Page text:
Ah, the debut album. Years of dreaming, yearning and hard graft, poured into a singular collection that becomes your calling card to the world. It’s no wonder that so many musician’s sophomore efforts fall short, because after the adrenalised buzz of realising your burgeoning musical ambitions, one of two things generally happens:-
A) The realisation sets in that your creation, the baby you’ve held aloft for all to see like in the opening scene of The fucking Lion King, isn’t appreciated by the music buying/listening public at large. Oh, and that spike in first day vinyl sales was in-fact down to your nan buying ten copies. Bummer man! What do you do now?
B) You’re a success! Sadly though, constant touring, record company interference and a nicely developing drug habit mean that by the time it comes to write and record subsequent albums, all of your creative passion is spent. Rehab and bankruptcy beckon…
For London Trio Crushed Beaks, it’s fair to say that that the fate afforded to their wonderfully spiky 2015 debut, Scatter, was of the letter A variety, and that’s a damn shame. So what of its follow up, The Other Room? Well, it wasn’t conceived under the cosh of record executive haranguing, or from a room in a rehab facility, so have the four years since their debut been spent creating something wonderful, or would Crushed Beaks have been better served backpacking through Eastern Europe/taking cookery classes/learning Mandarin, you know, something, anything apart from music?
For the first few discordant seconds of album opener (and current single) ‘Sky Burial’, it’s unclear what direction Crushed Beaks are going to head off in. Perhaps they’ve decided just to record an albums worth of atonal feedback as a two fingered salute to the fools who didn’t buy their debut, but then, wallop! Like a racehorse who’s been slapped firmly on the buttocks by a mean spirited jockey, the song leaps out of the gate, threatening to trample on any fucker who’s daft enough to get in the way. Sky scraping guitars and clattering drums evoke the blissed out euphoria of 80s/90s Manchester nearly-legends The High, and the whole enterprise is absolutely guaranteed to leave a massive shit-eating grin on your face. ‘Sky Burial’ is as close as you can get to that feeling of being woozily, gloriously arseholed, but without having touched a drop.
I suspect that if you put a big fuck-off firework in a jelly filled with drawing pins and gravel and let that bad boy rip,it would sound exactly like the next track, ‘Strange Things’. Wibbleing and pulsing with driven intent, ‘Strange Things’ is an off-kilter stadium sized anthem that captures that the feeling of being young and invincible. If the chorus doesn’t make you want to throw an imaginary pint of overpriced lager in the air as it all kicks off in the mosh pit of your mind, then I’m sorry to tell you, you’re probably dead.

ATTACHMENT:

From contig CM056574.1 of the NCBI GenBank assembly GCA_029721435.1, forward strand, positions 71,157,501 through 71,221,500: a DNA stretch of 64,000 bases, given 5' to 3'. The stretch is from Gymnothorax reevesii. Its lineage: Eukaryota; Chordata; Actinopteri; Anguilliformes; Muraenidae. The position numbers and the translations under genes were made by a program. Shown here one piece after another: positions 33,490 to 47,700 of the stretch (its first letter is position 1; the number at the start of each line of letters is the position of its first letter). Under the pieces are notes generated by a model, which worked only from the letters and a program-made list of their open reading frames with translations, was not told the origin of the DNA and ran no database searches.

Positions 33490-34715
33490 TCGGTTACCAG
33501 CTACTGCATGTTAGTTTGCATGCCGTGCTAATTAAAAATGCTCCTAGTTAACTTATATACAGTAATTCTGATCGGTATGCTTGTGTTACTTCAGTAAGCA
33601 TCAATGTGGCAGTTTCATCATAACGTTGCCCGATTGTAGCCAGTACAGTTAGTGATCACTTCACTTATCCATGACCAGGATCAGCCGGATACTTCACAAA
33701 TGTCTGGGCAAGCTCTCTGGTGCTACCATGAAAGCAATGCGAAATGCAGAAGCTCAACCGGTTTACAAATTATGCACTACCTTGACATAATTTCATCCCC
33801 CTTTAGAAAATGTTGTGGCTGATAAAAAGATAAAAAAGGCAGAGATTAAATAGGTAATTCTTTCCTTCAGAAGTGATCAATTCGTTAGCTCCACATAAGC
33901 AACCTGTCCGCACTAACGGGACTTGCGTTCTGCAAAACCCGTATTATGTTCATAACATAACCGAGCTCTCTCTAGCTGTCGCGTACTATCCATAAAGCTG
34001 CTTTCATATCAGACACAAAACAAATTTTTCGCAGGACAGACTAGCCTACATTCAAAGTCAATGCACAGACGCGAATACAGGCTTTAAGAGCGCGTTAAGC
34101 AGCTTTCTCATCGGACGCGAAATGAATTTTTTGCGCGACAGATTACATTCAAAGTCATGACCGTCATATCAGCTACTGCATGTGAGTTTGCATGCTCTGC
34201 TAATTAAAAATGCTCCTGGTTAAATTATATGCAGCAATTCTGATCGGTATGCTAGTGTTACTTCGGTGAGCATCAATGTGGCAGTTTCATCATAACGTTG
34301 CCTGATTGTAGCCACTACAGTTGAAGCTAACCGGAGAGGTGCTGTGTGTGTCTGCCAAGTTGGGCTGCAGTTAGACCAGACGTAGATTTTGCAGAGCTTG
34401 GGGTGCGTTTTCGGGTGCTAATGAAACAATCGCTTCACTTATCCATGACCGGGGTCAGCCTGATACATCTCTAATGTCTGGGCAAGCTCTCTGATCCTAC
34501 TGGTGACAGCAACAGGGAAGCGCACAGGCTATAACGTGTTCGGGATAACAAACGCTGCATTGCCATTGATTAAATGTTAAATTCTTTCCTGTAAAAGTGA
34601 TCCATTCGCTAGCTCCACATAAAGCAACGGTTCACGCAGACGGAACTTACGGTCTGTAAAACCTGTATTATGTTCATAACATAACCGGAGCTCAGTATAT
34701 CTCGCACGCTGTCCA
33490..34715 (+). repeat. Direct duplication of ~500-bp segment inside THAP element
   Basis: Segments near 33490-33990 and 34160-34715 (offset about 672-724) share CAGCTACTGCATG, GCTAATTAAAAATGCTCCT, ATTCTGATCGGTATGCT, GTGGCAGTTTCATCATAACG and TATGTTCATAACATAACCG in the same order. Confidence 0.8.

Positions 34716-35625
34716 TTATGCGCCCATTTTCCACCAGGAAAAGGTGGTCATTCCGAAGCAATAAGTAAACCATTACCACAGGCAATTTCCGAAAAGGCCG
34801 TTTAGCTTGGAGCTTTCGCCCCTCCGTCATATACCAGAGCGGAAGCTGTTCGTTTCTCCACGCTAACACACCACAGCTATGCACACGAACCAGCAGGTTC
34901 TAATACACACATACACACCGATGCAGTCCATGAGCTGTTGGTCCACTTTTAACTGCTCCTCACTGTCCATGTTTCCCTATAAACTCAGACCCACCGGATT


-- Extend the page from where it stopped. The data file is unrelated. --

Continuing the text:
Similarly huge is the recent album taster, ‘Honesty Box’. Bounding along with the same Duracell bunny momentum that made Fontaines D.C.’s ‘Boys In The Better Land’ such a marvel, ‘Honesty Box’ is probably the best song on The Other Room. When lead sing Matt Poile sings “I got ahead of myself/Its only a dream I had”, it’s heartbreaking to hear the self doubt that seems to be at the core of there song. It’s also ironically hilarious, because if there’s one track that Crushed Beaks have in their repertoire that’s going to fire them into the fucking stratosphere, it’s this one.
Starting life with lazy, languid drums and guitars that buzz around your brain like a half forgotten memory you’re desperately trying to recall, Silver Tongue amply demonstratesthat Crushed Beaks can also do aching, laid back melancholy as well as big burly indie-rock, and shows just how far they’ve come since their debut LP. The band also give a object lesson in how to navigate the treacherous terrain of honouring musical influences without sounding like thieving arse rags. The Echo and the Bunnymen tinged Right Machine and The Stooges by way of Blur flavoured Jupiter, both wear their influences like badges of respect, but never at the expense of sounding like derivative, overly reverent guff. That my friends, is true talent.
As the final hum of album closer ‘Elsewhere’ fades away, it’s clear that Crushed Beaks have come up with the goods on LP number two, and produced something a little bit special. With nary a duff track on the record (only ‘Bonfire Night’ comes close to being forgettable, lumpen padding), it seems inconceivable that The Other Room won’t be winning over new hearts and minds across the nation. Not only have Crushed Beaks avoided the sophomore slump that plagues so many talents, they’ve left it bloodied, defeated and crying for its mother. Now just the small matter of avoiding the ongoing pitfalls of success…
The Other Room is released on 09/08/19 on Clue Records
God is in the TV is an online music and culture fanzine founded in Cardiff by the editor Bill Cummings in 2003. GIITTV Bill has developed the site with the aid of a team of sub-editors and writers from across Britain, covering a wide range of music from unsigned and independent artists to major releases.